Military sonar is the culprit because there is no evidence so far that Cuvier's beaked whales or any other deep diving cetaceans suffers from DCS naturally, after millions of years of evolving to exploit the deep ocean.

Look what happened on that fateful September day in 2002:

Sometime before dawn off the Canary Islands of Fuerteventura and Lanzaote a veritable storm of military sonars were unleashed as the "Neo Tapon 2002" naval exercises began. At least 58 surface vessels, six submarines, and 30 aircraft participated in a mock assault that included assets from several nations, first identified as a NATO manoeuvre. The strandings started sometime soon after.

The behaviour of Cuvier's beaked whales may make them vulnerable to sonar noise. If the whales spent very little time at the surface between dives, dove up and down slowly, stayed very deep as long as possible, and had some air in their lungs during the first 70 meters of the dive, the whales' body tissues would likely become supersaturated with nitrogen. That nitrogen would be even more dangerous if the whales rushed to the surface, perhaps if they were startled. Cuvier's beaked whales have been doing such dives for millions of years, so what was different here?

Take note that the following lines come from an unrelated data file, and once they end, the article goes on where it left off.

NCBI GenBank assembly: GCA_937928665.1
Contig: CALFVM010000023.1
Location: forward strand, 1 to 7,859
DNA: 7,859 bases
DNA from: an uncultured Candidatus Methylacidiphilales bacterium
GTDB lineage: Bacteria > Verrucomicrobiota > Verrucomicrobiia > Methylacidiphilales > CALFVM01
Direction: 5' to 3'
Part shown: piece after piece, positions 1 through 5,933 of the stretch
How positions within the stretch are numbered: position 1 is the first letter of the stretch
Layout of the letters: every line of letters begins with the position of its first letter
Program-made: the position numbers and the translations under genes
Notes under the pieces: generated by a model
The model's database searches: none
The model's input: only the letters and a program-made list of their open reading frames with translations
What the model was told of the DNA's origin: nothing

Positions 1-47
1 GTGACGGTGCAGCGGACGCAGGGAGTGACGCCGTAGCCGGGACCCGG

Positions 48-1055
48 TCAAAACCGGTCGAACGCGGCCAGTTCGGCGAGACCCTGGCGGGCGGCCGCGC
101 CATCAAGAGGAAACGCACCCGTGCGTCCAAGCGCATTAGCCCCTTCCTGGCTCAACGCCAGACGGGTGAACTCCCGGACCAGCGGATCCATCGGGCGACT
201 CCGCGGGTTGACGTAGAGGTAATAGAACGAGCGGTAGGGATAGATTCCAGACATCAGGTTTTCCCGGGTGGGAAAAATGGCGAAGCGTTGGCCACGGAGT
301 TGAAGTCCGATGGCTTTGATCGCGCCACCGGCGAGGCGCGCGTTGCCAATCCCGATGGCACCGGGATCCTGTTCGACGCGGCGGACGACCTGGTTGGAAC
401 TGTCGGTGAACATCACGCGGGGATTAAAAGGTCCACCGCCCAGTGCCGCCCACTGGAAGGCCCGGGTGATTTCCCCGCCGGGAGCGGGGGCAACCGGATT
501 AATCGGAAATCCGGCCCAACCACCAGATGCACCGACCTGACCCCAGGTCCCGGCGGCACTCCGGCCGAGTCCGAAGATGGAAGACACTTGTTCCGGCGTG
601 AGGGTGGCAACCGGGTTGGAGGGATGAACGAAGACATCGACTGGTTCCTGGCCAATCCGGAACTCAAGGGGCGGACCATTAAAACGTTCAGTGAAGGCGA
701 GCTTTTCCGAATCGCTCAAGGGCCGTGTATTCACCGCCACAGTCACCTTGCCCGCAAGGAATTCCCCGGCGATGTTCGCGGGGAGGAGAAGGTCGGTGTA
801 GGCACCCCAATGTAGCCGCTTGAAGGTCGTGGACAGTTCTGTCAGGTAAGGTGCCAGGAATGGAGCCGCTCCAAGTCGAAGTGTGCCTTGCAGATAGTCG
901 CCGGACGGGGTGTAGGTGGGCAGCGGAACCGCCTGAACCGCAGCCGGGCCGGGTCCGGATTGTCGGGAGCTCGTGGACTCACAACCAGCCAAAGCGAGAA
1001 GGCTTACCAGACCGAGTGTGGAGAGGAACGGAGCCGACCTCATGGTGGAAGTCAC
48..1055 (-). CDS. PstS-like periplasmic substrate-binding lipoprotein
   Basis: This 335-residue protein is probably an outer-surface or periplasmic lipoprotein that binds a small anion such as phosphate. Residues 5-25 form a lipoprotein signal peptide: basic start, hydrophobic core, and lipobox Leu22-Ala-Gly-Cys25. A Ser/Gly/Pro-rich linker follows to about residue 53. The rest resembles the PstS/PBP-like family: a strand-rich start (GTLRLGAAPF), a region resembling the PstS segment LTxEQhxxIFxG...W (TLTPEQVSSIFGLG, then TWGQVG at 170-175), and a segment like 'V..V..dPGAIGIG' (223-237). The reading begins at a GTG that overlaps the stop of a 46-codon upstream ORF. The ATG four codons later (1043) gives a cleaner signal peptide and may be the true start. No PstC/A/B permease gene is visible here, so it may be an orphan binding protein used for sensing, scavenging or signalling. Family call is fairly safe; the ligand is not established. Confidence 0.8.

Suddenly there were multiple military sonars pinging, each sending half-second pulses at about 2-3.3 kHz every 24 seconds or so, with source levels perhaps as high as 235 dB re 1 ÁPa. There were deep canyon walls and maybe water "ducts" to reflect and channel the sound energy. Perhaps it was a sudden rhythm or beat, or several waves striking from different directions at once, but something about the way each whale was struck made a terrible difference. The extensive analysis of the sonars and environment that were implicated in the 2000 Bahamas stranding could only conclude that the combined sonars of several ships had been "ducted" by specific water conditions.